This ambiguity implies at least two possible solutions: To avoid using “new species” in article names in favor of “undescribed species”, or to do the titanic labour (given that there is much more people out there that is nor part of the scientific community; actually these groups differ by orders of magnitude) of explaining the people what we mean by new species. This blog post is an effort to the latter direction as the former is so widespread in scientific literature than it might not be practical to abandon the term at all. A second benefit of the latter alternative is to force us scientists to interact with the people outside our field in order to promote making science accessible to the public.

References

Ballen, G. A., & Mojica, J. I. (2014). A new trans-Andean Stick Catfish of the genus Farlowella Eigenmann & Eigenmann, 1889 (Siluriformes: Loricariidae) with the first record of the genus for the río Magdalena Basin in Colombia. Zootaxa, 3765(2), 134-142.

Buitrago-Suarez, U. A., & Burr, B. M. (2007). Taxonomy of the catfish genus Pseudoplatystoma Bleeker (Siluriformes: Pimelodidae) with recognition of eight species. Zootaxa, 1512(1), 1-38.

Grant, T., Acosta, A., & Rada, M. (2007). A name for the species of Allobates (Anura: Dendrobatoidea: Aromobatidae) from the Magdalena Valley of Colombia. Copeia, 2007(4), 844-854.

## Checking .xml Beast2 files for errors

Note: This entry assumes that you are using a Unix-like operative system, ideally GNU/Linux and alternatively OSX. Not tested in BSD or others.

I’ve been using Beast2 for a while as the bayesian platform for a study on the effect of calibration priors using a Neotropical fish group as study model because of its reasonable fossil record and availability of DNA sequences. The study requires at least 18 different analyses to be run, with runtime varying from one to four days in order to reach convergence1, so it can be defined as computationally exhaustive. As I had access to a server with good amount of processors I could “parallelize” the analysis by running several instances of beast2 at the same time, each with several threads. However, even with this approach I had to limit the number of analyses to batches of four to five each time so that I did not use all of the resources, because others were also running their own analyses on it.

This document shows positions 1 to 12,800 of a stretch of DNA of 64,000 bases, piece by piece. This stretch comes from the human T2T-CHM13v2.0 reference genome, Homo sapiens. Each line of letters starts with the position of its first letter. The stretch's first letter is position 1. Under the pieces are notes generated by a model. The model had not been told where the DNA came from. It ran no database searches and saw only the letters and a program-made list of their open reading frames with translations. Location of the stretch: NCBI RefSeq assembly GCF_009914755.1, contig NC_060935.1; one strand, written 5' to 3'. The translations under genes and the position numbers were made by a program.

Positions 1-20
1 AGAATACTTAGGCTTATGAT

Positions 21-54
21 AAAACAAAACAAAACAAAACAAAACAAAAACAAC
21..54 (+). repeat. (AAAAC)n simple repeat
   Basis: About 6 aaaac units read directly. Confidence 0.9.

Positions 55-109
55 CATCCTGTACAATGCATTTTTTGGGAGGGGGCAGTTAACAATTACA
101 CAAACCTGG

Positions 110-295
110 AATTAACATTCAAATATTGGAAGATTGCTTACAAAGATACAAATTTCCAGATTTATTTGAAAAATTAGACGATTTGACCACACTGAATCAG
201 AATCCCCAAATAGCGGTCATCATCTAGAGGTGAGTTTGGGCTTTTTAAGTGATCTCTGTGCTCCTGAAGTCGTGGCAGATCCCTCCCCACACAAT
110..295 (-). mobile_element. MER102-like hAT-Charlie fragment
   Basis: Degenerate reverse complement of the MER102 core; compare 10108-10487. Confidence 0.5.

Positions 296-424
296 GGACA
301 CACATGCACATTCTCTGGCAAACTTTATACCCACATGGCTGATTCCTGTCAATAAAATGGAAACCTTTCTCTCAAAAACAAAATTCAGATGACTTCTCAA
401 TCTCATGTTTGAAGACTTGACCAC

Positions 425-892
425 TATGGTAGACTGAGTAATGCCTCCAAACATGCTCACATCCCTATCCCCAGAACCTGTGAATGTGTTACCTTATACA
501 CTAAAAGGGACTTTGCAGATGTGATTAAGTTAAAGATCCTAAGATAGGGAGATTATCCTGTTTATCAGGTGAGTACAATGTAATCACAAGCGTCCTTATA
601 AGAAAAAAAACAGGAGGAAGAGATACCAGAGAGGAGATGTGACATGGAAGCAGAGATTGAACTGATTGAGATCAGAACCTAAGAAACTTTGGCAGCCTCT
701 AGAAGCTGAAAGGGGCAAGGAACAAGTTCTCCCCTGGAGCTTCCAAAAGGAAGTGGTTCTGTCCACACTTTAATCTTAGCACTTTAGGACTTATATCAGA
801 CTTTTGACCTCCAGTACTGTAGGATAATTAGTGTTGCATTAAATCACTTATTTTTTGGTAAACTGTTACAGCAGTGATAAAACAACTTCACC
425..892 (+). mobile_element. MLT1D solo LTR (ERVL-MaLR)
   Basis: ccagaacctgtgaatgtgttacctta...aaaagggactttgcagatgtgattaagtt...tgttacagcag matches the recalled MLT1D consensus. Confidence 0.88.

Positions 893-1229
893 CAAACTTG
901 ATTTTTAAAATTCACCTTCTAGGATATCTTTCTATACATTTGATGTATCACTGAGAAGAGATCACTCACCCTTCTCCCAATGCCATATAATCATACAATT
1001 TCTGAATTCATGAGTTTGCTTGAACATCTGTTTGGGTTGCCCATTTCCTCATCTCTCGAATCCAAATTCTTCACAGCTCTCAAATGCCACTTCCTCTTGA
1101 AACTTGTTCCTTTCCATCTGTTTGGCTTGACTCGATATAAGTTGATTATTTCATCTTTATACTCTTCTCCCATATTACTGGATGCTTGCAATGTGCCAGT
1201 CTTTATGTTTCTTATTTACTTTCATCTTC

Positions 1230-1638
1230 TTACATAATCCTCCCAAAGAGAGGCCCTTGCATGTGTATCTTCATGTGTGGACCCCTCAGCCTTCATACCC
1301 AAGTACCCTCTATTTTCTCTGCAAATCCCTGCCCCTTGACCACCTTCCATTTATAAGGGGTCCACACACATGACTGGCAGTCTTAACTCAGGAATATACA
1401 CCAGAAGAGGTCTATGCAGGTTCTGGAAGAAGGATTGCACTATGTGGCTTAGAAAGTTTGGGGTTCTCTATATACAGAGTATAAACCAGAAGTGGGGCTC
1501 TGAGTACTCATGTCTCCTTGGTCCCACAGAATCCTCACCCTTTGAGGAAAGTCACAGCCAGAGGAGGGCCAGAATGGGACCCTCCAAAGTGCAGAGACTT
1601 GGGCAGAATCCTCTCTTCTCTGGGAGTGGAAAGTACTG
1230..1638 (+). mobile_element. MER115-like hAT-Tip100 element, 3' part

From time to time I noticed that a given analysis failed without producing any useful signal that I could use for picking the problem in time, so I had to wait until the end of the analysis in order to discover that a given one did not even run at all because problems in the definition of some priors. Until then I didn’t know about the -validate option of Beast2 that allows to check that most of the xml file definition is OK and then the analysis will run. Plainly this option will attempt to run a given xml file and report any error or exit without completing the analysis. It’s usage is as follows:

beast -validate myFile.xml


where myFile.xml is the name of the xml file to be tested. However, what if we wanted to check a bunch of files automatically? Here we can use the command-line options of Beast2 along with bash control structures in order to iterate over each file with some conditions (e.g., the file extension, or the file name) and then check whether it is a valid xml file that will be run by Beast2 without problem. This approach assumes that you have all of your xml files in the same directory (but alternative versions can avoid this requirement and traverse recursively path structures, that is, navigate sub-directories) for a simple case.

We will use six main software pieces: for, ls beast, 2>&1, |, and grep:

• for is an iterative control structure already available in any unix-based system (e.g., GNU/Linux or OSX operative systems).

• ls will show a list of file names composed of any text terminating in .xml (*.xml reads any text and then dot, x, m, and l to the end of the name).

• beast is the program that we will use for bayesian inference of divergence time (not covered in this post though).

• 2>&1 redirects the text from the console as input to another command.

• | is the “pipe” operator, it will redirect the result of the commands on the left of the operator as input to the commands to the right. It reads “evaluate the code to the left of |, take the result and input it to those other commands to the right of |”. In our case, it will take the text being redirected from the screen by 2>&1 and to use it as the input of grep (as its last argument, actually).

• grep tool is a powerful command-line tool for searching either simple text or regular expressions (not covered in this post either), in this case, the content redirected by 2>&1 from beast -validate to grep.

Basically our code will pick one xml file at a time in a for loop, test with beast -validate whether it is a correct xml file, and then redirect the text on the console as the input for grep to look for specific text indicating that something is wrong with out files. The code is then:

# one-liner
for i in ls *.xml; do beast -validate $i 2>&1 | grep "Error"; done # several-lines version for i in ls *.xml do beast -validate$i 2>&1 | grep "Error"
done


The expected output in presence of corrupted xml files will be text containing the word Error printed to the console, indicating that a given xml file contained errors. Otherwise, out code will finish silently, indicating that we can run our analyses. This control-quality step is crucial for cases where you are submitting processes to a cluster or a server where you need to wait until completion of the analyses for a given reason.

1. Assessed primarily from the ESS value but also comparing different runs of the same analysis, and also by examining the behavior of the estimation along the analysis so that no pattern is detected.